Results During five years of follow-up, 772 patients had a myocardial infarction, 1106 had a stroke or transient ischaemic attack, and 1452 were diagnosed as having arrhythmia. No significant associations were found between antidepressant class and myocardial infarction over five years’ follow-up. In the first year of follow-up, patients treated with selective serotonin reuptake inhibitors had a significantly reduced risk of myocardial infarction (adjusted hazard ratio 0.58, 95% confidence interval 0.42 to 0.79) compared with no use of antidepressants; among individual drugs, fluoxetine was associated with a significantly reduced risk (0.44, 0.27 to 0.72) and lofepramine with a significantly increased risk (3.07, 1.50 to 6.26). No significant associations were found between antidepressant class or individual drugs and risk of stroke or transient ischaemic attack. Antidepressant class was not significantly associated with arrhythmia over five years’ follow-up, although the risk was significantly increased during the first 28 days of treatment with tricyclic and related antidepressants (adjusted hazard ratio 1.99, 1.27 to 3.13). Fluoxetine was associated with a significantly reduced risk of arrhythmia (0.74, 0.59 to 0.92) over five years, but citalopram was not significantly associated with risk of arrhythmia even at high doses (1.11, 0.72 to 1.71 for doses ≥40 mg/day).

Conclusions This study found no evidence that selective serotonin reuptake inhibitors are associated with an increased risk of arrhythmia or stroke/transient ischaemic attack in people diagnosed as having depression between the ages of 20 to 64 or that citalopram is associated with a significantly increased risk of arrhythmia. It found some indication of a reduced risk of myocardial infarction with selective serotonin reuptake inhibitors, particularly fluoxetine, and of an increased risk with lofepramine.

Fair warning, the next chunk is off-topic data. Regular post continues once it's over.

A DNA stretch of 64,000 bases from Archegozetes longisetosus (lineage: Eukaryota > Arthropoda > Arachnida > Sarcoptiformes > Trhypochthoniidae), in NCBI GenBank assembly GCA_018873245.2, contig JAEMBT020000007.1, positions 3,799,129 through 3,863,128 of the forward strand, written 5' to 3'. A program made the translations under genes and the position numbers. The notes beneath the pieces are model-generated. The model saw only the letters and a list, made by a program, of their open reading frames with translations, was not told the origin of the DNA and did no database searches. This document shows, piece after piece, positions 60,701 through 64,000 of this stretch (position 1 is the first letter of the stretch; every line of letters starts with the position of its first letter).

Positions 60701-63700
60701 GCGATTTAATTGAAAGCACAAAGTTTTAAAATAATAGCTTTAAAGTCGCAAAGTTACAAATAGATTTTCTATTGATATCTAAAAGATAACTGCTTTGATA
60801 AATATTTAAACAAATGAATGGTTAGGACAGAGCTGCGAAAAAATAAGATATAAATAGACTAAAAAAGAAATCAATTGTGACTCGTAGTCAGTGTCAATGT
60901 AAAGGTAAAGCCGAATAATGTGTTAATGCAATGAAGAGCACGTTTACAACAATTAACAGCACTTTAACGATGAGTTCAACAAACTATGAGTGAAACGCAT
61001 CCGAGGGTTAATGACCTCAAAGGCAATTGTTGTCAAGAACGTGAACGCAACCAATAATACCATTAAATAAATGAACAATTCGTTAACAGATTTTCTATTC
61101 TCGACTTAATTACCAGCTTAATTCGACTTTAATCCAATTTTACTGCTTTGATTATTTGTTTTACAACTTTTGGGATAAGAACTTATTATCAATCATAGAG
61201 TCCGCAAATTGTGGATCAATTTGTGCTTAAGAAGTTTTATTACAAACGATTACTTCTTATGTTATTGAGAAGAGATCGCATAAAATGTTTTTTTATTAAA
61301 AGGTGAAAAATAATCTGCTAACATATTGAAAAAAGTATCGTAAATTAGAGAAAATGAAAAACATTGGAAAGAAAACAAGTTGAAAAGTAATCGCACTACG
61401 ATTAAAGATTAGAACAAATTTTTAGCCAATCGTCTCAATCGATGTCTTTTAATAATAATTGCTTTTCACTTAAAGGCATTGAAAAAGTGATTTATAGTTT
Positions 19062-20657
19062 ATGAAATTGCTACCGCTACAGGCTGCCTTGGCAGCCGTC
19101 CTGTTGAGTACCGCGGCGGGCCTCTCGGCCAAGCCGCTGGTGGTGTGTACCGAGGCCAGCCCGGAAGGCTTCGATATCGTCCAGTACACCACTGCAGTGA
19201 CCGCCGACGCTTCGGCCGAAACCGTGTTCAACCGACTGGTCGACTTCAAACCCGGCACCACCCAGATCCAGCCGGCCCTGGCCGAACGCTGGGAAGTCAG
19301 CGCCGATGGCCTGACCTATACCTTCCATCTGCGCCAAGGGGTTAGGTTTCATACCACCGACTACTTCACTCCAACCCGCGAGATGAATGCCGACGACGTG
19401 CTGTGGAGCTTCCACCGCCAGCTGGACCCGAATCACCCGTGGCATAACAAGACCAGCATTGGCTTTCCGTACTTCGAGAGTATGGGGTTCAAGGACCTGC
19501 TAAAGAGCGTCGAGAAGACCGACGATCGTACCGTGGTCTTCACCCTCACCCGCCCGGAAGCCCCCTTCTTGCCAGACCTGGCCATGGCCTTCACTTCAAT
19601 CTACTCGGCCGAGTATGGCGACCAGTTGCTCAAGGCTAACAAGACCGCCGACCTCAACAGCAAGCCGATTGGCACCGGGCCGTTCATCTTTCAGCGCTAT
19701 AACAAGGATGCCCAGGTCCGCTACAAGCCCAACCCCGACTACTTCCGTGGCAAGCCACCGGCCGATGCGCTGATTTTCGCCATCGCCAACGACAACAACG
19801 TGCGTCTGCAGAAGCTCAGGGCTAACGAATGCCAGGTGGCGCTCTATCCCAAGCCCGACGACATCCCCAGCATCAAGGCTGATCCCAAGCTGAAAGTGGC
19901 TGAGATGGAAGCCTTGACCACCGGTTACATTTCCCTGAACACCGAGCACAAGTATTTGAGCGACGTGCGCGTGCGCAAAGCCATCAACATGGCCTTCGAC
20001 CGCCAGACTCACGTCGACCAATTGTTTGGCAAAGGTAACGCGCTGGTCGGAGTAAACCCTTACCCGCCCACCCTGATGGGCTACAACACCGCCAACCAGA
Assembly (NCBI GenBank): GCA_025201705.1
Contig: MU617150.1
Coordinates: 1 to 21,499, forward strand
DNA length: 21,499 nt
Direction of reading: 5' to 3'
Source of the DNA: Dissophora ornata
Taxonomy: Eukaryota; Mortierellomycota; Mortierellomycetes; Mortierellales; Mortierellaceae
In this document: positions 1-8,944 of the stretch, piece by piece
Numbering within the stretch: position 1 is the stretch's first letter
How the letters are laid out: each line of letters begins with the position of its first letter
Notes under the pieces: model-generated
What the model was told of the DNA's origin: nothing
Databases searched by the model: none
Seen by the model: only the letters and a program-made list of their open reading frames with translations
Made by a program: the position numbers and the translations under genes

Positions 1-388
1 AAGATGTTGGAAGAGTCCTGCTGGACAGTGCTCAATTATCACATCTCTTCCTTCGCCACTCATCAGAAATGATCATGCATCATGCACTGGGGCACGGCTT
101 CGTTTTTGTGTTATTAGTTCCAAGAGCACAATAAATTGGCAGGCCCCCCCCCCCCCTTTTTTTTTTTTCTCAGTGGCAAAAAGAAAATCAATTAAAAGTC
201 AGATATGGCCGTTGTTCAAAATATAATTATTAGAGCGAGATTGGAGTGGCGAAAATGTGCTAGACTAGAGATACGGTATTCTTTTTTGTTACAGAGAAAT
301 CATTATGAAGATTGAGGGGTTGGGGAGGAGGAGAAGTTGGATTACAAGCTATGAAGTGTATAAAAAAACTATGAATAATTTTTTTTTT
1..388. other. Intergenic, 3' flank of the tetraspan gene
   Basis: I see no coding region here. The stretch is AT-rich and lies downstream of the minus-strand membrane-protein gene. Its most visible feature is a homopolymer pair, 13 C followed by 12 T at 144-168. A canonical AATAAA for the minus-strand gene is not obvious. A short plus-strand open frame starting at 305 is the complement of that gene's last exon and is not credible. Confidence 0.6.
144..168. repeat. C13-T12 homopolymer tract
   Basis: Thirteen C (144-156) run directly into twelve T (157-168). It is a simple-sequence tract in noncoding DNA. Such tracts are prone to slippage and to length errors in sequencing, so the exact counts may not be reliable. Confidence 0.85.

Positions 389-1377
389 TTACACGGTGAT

By Carol Coupland et al, BMJ 2016;352:i1350

Stepped care for depression and anxiety in visually impaired older adults: multicentre randomised controlled trial

Study question Is stepped care compared with usual care effective in preventing the onset of major depressive, dysthymic, and anxiety disorders in older people with visual impairment (caused mainly by age related eye disease) and subthreshold depression and/or anxiety?

Methods 265 people aged ≥50 were randomly assigned to a stepped care programme plus usual care (n=131) or usual care only (n=134). Supervised occupational therapists, social workers, and psychologists from low vision rehabilitation organisations delivered the stepped care programme, which comprised watchful waiting, guided self help based on cognitive behavioural therapy, problem solving treatment, and referral to a general practitioner. The primary outcome was the 24 month cumulative incidence (seven measurements) of major depressive dysthymic and/or anxiety disorders (panic disorder, agoraphobia, social phobia, and generalised anxiety disorder). Secondary outcomes were change in symptoms of depression and anxiety, vision related quality of life, health related quality of life, and adaptation to vision loss over time up to 24 months’ follow-up.

Study answer and limitations 62 participants (46%) in the usual care group and 38 participants (29%) from the stepped care group developed a disorder. The intervention was associated with a significantly reduced incidence (relative risk 0.63, 95% confidence interval 0.45 to 0.87; P=0.01), even if time to the event was taken into account (adjusted hazard ratio 0.57, 0.35 to 0.93; P=0.02). The number needed to treat was 5.8 (3.5 to 17.3). The dropout rate was fairly high (34.3%), but rates were not significantly different for the two groups, indicating that the intervention was as acceptable as usual care. Participants who volunteered and were selected for this study might not be representative of visually impaired older adults in general (responders were significantly younger than non-responders), thereby reducing the generalisability of the outcomes.